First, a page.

To the south, across the river, is the United States and the city of Sault Ste. These two communities were one city until a new treaty after the War of 1812 established the border between Canada and the United States in this area at the St. In the 21st century, the two cities are joined by the International Bridge, which connects Interstate 75 on the Michigan side, and Huron Street (and former Ontario Secondary Highway 550B) on the Ontario side. Mary's River descend more than 20 feet from the level of Lake Superior to the level of the lower lakes.Shipping traffic in the Great Lakes system bypasses the Saint Mary's Rapids via the American Soo Locks, the world's busiest canal in terms of tonnage that passes through it, while smaller recreational and tour boats use the Canadian Sault Ste. French colonists referred to the rapids on the river as Les Saults de Ste. Hundreds of years ago, this slowed shipping traffic, requiring an overland portage of boats and cargo from one lake to the other.
Marys River in Ontario, Canada, close to the US-Canada border.It is the seat of the Algoma District and the third largest city in Northern Ontario, after Sudbury and Thunder Bay.The entire name translates to "Saint Mary's Rapids" or "Saint Mary's Falls". Marie is bordered to the east by the Rankin and Garden River First Nation reserves, and to the west by Prince Township.To the north, the city is bordered by an unincorporated portion of Algoma District, which includes the local services boards of Aweres, Batchawana Bay, Goulais and District, Peace Tree and Searchmont.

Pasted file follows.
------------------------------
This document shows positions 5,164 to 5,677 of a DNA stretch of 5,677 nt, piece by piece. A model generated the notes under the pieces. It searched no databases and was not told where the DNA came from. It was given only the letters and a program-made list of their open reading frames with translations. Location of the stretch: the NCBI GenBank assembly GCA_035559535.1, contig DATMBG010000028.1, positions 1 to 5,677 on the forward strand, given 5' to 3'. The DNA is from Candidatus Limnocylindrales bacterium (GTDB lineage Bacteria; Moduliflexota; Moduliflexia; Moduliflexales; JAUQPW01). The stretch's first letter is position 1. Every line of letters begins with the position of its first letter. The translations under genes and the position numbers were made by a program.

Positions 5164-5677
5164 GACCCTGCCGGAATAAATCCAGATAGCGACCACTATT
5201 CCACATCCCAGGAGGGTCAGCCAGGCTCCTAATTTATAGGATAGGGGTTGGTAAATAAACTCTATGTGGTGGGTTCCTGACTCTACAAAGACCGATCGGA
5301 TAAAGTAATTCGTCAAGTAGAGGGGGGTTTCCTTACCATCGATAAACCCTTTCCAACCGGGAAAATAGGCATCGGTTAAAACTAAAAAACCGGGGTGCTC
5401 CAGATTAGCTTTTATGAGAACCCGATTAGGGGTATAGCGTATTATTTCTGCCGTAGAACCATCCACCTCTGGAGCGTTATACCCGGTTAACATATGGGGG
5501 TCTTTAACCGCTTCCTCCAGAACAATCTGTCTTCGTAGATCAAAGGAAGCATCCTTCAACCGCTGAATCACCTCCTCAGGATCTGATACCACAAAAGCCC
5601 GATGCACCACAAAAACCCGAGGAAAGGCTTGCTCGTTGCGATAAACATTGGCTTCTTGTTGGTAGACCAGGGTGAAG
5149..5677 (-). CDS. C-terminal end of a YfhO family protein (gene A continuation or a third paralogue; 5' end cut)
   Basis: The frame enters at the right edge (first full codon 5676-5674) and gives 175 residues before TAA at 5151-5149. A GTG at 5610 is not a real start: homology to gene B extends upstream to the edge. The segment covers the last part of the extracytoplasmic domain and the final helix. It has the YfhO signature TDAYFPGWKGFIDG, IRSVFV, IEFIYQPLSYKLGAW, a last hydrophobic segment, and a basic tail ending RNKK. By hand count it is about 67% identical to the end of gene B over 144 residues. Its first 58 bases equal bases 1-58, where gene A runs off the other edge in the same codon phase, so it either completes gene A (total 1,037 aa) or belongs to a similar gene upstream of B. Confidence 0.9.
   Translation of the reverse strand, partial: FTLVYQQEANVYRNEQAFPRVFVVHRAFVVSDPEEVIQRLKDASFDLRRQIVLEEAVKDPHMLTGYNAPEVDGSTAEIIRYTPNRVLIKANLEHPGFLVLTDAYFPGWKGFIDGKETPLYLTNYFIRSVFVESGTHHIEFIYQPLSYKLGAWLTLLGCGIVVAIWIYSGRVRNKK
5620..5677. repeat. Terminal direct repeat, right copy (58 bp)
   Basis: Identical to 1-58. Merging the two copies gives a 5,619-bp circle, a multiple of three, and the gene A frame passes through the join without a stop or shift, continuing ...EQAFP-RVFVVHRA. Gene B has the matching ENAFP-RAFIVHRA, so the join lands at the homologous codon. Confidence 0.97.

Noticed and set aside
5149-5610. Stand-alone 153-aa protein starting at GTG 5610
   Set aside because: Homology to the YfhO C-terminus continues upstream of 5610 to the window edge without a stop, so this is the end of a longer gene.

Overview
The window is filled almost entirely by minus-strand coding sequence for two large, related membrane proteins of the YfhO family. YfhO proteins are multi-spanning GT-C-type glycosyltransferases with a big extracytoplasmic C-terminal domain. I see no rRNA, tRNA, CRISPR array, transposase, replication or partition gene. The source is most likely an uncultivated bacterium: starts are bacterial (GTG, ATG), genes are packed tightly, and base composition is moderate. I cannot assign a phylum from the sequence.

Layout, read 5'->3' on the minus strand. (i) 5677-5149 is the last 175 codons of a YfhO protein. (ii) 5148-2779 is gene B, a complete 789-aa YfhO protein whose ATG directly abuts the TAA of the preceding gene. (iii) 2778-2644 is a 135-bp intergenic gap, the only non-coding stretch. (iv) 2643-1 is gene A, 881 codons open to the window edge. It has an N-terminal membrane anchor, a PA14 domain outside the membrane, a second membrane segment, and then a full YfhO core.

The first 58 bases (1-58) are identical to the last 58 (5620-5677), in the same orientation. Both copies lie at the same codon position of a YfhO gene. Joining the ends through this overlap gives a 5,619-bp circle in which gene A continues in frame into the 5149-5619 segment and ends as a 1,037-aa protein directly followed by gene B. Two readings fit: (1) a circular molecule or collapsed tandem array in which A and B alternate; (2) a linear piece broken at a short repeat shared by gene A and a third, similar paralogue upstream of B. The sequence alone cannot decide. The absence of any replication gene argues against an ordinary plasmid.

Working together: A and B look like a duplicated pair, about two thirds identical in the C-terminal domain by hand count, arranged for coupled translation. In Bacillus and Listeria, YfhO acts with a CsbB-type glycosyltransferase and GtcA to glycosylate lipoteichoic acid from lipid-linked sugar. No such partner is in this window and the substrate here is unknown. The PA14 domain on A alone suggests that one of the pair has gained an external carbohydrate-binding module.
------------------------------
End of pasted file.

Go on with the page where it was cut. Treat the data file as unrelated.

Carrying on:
It was considered one community and part of Canada until after the War of 1812 and settlement of the border between Canada and the US at the Ste. The US prohibited British traders from operating in its territory, and the areas separated by the river began to develop as two communities, both named Sault Ste. The historic Ojibwe, an Anishinaabe language people, originally called this area Baawitigong, meaning "place of the rapids." They used this as a regional meeting place during whitefish season in the St. (The anglicized form of this name, Bawating, is used in institutional and geographic names in the area.) After the visit of Étienne Brûlé in 1623, the French called it "Sault de Gaston" in honour of Gaston, Duke of Orléans, the brother of King Louis XIII of France.In 1668, French Jesuit missionaries renamed it as Sault Sainte Marie, and established a mission settlement (present-day Sault Ste. Later, a fur trading post was established and the settlement expanded to include both sides of the river. Marie is one of the oldest French settlements in North America.